France Telecom SA said Monday that the company's second-in-command has quit, after weeks of mounting criticism over management's handling of a spate of suicides by employees.
Louis-Pierre Wenes will be replaced as deputy CEO in charge of French operations by Stephane Richard, a former chief of staff for France's finance minister who joined the company in July as head of international operations, France Telecom said in a statement.
Unions say the formerly state-run company's restructuring could be to blame for some of the 24 suicides by company employees in the last 18 months. The company laid off some 22,000 people in 2006-2008.
A spokesman for the CGC-UNSA union, Sebastien Crozier, welcomed Wenes' departure.
"We think that now conditions have been met for a change of strategy," Crozier said. The company was to hold a meeting Monday between unions and management to discuss a threatened strike this week.
The latest suicide came last week, when a 51-year-old man jumped off a bridge onto a highway in the Haute-Savoie region. In a note found in his car, the father of two blamed his act on the "atmosphere" at his workplace.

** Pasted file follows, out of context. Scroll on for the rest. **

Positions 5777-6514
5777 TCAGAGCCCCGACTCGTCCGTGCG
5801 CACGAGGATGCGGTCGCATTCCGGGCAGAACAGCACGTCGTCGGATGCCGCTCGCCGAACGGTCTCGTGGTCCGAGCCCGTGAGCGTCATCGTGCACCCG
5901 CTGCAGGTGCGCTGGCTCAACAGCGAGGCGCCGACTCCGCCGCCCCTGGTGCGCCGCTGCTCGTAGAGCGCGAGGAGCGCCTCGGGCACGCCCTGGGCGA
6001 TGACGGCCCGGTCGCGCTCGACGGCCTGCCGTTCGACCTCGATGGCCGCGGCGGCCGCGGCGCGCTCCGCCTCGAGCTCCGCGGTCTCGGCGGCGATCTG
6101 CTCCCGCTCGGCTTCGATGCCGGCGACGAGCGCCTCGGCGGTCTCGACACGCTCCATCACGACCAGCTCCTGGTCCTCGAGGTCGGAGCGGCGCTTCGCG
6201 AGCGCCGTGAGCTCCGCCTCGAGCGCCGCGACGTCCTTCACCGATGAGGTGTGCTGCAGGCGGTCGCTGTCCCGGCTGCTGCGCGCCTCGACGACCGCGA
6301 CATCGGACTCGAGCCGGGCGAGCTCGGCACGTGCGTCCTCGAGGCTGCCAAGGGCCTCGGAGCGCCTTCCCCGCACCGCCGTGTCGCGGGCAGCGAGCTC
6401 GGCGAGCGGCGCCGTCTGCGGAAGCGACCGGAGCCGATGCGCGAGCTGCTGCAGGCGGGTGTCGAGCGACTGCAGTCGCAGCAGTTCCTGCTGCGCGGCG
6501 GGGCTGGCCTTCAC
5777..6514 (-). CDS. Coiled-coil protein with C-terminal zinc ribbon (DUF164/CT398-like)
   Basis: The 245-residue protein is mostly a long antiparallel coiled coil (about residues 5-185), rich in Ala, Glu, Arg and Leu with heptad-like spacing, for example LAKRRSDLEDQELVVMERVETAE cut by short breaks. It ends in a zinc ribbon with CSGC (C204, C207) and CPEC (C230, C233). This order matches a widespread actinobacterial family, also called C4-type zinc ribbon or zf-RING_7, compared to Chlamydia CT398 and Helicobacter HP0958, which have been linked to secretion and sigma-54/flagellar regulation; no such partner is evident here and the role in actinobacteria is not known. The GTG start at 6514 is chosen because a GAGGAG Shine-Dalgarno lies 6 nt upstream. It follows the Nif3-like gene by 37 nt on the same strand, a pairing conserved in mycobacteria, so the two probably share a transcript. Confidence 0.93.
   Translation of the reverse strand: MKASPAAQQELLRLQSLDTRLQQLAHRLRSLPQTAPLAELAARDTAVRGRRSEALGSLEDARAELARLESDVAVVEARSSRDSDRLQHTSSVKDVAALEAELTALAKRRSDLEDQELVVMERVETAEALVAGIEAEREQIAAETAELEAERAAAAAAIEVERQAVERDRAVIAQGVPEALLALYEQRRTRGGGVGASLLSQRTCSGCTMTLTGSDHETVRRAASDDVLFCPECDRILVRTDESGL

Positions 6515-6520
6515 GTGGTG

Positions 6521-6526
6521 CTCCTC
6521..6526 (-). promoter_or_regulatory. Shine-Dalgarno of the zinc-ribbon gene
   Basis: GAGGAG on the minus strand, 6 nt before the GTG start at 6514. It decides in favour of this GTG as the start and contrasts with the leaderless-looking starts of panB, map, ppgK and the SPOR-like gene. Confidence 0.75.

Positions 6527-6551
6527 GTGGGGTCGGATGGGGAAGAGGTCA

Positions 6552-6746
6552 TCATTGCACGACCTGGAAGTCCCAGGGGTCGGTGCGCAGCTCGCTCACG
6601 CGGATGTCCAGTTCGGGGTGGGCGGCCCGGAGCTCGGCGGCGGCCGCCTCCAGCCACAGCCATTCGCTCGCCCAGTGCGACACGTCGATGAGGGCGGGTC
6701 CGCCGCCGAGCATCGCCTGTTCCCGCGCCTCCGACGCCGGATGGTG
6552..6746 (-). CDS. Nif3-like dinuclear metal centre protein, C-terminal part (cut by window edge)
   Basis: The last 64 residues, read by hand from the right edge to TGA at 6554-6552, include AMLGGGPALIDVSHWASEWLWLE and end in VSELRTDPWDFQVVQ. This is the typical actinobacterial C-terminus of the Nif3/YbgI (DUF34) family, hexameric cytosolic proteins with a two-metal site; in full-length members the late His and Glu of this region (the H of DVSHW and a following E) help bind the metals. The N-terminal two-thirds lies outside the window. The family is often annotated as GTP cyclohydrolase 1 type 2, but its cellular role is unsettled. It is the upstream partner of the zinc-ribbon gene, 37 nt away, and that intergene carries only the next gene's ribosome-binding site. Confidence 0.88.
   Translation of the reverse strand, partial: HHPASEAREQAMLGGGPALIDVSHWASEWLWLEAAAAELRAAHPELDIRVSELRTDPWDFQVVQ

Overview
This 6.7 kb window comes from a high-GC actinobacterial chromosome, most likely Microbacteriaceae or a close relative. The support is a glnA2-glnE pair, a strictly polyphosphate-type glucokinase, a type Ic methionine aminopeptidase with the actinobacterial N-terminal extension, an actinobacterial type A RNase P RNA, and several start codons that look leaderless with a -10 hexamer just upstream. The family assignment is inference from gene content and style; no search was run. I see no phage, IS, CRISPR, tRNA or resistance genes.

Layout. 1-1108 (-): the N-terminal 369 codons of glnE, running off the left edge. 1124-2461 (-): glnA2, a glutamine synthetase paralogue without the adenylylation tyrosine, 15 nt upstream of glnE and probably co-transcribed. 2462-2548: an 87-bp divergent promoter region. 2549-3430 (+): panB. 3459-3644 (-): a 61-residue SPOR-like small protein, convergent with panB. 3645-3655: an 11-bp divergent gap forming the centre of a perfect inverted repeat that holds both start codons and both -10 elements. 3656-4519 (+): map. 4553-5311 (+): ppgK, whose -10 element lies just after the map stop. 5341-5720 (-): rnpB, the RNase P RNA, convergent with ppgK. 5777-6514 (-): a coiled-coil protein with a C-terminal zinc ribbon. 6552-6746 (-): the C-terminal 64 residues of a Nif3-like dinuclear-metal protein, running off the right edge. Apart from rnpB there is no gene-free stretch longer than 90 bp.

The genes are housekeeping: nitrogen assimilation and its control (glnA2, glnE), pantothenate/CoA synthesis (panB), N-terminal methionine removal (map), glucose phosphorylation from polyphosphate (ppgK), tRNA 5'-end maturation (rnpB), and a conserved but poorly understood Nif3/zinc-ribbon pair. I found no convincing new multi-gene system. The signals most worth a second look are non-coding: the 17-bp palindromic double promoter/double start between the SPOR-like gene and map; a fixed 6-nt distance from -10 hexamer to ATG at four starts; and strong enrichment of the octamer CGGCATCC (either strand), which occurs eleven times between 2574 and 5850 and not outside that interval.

France Telecom, which has 100,000 employees, has announced a raft of measures in response to the suicides, including suspending around 500 employee transfers that are part of an ongoing reorganization.
Management has asked employees to watch out for signs of depression and suicidal tendencies among colleagues. French Labor Minister Xavier Darcos has ordered an official to monitor France Telecom's health and safety meetings following the suicides.
The French government still owns around 13 percent of France Telecom.